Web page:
CF is caused by abnormalities in salt transport that result from a defective CFTR protein, which is a chloride channel that regulates the salt content in the fluid that covers cell surfaces within the nose and lungs. Transport of ions such as sodium and chloride creates an electrical potential difference across the airway lining. This potential difference can be measured by placing an electrode on the lining of the nose. After the electrode is positioned, the lining of the nose is bathed in a series of solutions that contain different salts. These solutions are designed to change the flow of ions across the epithelium in predictable ways, thus changing the potential difference in predictable ways. These solutions contain (1) a Ringer’s saline solution (a special salt solution used to obtain the baseline NPD), (2) amiloride which blocks sodium channels, (3) a chloride-free solution and (4) isoproterenol, which stimulates CFTR. The solutions are always administered in the same order during the NPD testing.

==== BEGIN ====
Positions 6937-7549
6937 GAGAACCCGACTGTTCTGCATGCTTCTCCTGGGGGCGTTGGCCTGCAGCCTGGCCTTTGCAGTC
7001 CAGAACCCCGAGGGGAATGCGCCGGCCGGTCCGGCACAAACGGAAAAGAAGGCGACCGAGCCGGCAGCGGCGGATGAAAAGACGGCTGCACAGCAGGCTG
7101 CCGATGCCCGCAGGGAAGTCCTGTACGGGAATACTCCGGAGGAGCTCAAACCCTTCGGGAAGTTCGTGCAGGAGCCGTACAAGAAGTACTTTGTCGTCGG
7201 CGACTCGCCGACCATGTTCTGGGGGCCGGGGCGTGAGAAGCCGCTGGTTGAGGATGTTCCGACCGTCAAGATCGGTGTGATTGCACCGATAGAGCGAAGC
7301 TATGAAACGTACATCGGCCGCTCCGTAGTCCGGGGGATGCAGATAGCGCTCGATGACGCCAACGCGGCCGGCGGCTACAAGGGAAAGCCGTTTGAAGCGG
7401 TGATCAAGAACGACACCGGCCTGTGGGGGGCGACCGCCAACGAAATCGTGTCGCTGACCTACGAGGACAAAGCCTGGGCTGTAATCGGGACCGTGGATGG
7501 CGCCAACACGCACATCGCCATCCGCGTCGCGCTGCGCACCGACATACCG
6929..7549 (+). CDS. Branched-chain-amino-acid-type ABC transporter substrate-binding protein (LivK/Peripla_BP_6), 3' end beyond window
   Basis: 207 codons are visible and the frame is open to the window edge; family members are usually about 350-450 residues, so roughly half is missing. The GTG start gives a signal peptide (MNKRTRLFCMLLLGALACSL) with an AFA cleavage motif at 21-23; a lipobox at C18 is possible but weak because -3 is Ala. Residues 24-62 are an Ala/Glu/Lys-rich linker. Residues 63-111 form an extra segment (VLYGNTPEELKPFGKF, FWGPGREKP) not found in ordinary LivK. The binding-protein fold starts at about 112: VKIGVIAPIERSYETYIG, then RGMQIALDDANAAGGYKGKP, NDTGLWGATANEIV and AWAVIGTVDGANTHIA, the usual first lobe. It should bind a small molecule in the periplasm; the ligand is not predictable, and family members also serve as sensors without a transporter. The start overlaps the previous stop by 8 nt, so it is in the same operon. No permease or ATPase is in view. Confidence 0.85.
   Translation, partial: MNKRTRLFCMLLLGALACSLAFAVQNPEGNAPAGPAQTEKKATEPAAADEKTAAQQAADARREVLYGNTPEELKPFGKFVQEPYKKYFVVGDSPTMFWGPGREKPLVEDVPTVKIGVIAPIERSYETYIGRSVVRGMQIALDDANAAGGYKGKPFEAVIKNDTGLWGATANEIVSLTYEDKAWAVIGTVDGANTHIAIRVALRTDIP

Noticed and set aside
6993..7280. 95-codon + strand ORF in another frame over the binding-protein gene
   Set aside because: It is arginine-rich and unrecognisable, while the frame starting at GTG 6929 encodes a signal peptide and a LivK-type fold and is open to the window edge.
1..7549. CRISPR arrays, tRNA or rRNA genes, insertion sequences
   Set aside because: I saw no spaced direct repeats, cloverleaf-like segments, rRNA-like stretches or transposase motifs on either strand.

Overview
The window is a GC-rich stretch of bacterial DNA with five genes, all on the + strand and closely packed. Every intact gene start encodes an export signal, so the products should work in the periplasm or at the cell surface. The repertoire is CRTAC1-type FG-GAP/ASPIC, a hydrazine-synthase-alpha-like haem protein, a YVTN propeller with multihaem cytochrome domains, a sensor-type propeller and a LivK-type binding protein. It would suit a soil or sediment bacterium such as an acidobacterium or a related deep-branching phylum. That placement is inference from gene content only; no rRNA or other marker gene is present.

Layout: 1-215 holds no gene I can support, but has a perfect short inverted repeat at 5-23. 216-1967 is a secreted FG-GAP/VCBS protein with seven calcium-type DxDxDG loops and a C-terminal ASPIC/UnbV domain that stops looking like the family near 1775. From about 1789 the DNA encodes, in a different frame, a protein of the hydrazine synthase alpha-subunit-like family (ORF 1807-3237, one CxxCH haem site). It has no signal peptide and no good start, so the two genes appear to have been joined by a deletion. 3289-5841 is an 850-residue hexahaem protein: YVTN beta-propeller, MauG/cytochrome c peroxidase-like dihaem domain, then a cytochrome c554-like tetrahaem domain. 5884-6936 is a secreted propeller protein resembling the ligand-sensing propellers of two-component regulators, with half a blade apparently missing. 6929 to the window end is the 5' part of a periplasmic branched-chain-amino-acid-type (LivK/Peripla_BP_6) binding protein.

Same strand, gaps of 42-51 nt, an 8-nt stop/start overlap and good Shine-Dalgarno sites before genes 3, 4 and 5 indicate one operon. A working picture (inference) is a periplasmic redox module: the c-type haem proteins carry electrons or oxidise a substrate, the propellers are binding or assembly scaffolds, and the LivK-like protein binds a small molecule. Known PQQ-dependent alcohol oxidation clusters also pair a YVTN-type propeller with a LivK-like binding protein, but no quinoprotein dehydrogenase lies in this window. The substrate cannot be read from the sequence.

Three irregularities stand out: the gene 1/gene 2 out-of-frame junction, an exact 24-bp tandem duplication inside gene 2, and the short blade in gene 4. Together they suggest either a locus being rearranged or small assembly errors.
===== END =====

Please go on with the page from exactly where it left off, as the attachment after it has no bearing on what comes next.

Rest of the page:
Because patients with CF either don’t make CFTR chloride channels or have mutated forms of CFTR, the potential across their nasal epithelium responds differentially to the administration of the various solutions. Three specific features of the NPD test distinguish patients with CF:
- A more negative baseline potential difference.
- A larger inhibition of NPD after addition of amiloride.
- Little or no change in NPD after addition of the chloride-free and isoproterenol solutions.
NPD testing is not commercially available. Because the test is technically very difficult to perform, only a few CF centers around the country perform it, primarily as a research tool. Clinical features of the individual patient as well as sweat test and mutation analysis results must be taken into consideration when using the NPD to diagnose CF.